by Shelley Welton, Fellow
Although President Obama’s climate change speech on Tuesday, June 25 was relatively vague about the details of how carbon emissions from existing power plants would be regulated, the memorandum he issued to the EPA on that same day provides a few more interesting details.
As the memorandum notes, EPA already issued proposed standards to regulate carbon emissions from new power plants over a year ago, but has yet to finalize these and has indicated that it plans to release a new proposal. Obama’s memo directs the EPA to issue this proposal by September 20, 2013, and to finalize the rule “in a timely fashion.”
Once EPA regulates new plants for a particular pollutant, the Clean Air Act requires that it also address pollution from existing plants, although it can do so in a different manner than new sources (the specifics of these requirements are located in Section 111(d)). There has been much speculation about what form the regulation of existing plants might take, and just when it might finally happen. Obama provides some answers in his memo. First, he instructs EPA to issue proposed “carbon pollution standards, regulations, or guidelines” for existing plants by no later than June 1, 2014, and directs the agency to finalize its rules by June 1, 2015. States will have to come up with plans to implement the rules by June 2016. Second, he emphasizes that the administration favors the use of, “to the greatest extent possible,” market-based and other flexibility mechanisms that will allow for cost-effective carbon reduction strategies and state-specific tailoring. This may hearten many of the early-mover states, such as the northeastern participants in the Regional Greenhouse Gas Initiative, who are hoping their early efforts at regulating power plants are able to synchronize with whatever form the federal requirements ultimately take.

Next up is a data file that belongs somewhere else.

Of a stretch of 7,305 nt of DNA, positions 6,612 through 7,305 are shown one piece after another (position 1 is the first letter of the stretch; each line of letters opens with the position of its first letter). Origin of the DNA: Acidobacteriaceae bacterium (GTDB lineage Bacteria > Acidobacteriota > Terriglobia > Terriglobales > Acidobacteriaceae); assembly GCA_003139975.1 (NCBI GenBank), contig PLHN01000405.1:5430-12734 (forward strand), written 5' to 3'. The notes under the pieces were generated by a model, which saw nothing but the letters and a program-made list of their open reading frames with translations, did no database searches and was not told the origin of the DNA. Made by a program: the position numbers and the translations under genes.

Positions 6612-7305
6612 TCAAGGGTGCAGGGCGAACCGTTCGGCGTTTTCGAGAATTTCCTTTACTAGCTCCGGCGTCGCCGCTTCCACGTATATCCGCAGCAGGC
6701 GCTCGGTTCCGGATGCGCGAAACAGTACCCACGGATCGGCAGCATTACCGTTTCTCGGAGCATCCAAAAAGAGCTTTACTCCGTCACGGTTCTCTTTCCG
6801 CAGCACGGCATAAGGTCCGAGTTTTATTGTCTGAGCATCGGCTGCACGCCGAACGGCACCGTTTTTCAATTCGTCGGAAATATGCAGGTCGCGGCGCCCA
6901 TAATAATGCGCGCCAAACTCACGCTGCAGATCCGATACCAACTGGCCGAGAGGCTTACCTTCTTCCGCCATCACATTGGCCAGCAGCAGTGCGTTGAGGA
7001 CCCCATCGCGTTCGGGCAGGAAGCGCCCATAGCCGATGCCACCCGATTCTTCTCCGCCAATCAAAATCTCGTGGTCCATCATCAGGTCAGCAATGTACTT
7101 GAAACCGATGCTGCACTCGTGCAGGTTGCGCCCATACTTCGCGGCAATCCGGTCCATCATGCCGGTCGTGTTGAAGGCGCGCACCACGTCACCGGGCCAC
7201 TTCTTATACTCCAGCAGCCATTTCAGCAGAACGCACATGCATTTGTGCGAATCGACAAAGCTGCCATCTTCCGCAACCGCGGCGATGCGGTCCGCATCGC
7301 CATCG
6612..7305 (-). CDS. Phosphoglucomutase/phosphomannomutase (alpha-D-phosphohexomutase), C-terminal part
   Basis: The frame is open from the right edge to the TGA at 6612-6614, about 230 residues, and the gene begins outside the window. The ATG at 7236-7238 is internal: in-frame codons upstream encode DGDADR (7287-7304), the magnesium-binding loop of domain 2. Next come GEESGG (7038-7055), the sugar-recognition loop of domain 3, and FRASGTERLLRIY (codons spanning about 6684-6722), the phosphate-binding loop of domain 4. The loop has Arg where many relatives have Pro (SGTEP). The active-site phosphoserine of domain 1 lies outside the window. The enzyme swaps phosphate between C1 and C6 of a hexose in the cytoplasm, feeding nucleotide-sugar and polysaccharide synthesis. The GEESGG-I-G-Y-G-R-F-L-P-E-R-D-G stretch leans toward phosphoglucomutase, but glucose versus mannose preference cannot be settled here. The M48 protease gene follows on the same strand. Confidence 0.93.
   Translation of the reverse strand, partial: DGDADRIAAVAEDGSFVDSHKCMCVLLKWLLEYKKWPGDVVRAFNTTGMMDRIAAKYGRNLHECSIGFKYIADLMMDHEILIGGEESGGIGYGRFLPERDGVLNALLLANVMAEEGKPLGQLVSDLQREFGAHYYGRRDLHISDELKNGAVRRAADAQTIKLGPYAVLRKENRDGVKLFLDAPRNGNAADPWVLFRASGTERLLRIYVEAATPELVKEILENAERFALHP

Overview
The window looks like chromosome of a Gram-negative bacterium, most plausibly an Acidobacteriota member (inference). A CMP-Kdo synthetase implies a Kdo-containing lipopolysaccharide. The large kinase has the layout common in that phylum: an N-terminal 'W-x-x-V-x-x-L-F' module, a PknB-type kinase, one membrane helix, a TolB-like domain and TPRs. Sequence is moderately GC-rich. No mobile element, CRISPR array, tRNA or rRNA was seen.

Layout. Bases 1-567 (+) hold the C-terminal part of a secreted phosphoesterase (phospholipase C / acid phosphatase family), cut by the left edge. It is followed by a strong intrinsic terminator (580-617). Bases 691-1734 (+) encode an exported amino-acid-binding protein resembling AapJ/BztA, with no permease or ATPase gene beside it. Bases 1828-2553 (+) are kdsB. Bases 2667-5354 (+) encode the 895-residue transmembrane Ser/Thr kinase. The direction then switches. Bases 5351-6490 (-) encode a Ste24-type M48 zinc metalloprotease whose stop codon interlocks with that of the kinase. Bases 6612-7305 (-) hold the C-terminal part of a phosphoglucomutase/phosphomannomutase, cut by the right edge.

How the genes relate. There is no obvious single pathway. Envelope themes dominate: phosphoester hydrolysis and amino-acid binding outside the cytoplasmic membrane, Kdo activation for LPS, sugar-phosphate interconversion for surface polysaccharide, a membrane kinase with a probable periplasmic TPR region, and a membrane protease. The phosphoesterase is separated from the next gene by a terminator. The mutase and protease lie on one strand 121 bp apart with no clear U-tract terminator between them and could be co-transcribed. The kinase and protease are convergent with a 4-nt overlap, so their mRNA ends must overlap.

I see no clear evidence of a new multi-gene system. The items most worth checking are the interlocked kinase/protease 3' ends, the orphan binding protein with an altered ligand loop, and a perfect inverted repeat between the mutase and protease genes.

It’s not a concrete proposal yet, and as everyone acknowledges, it’s a poor substitute for comprehensive Congressional action. Nevertheless, it’s exciting to see deadlines and a presidential vision for regulating power plants’ carbon emissions out on the table, especially seven months after an election season where the problem of climate change was unmentionable.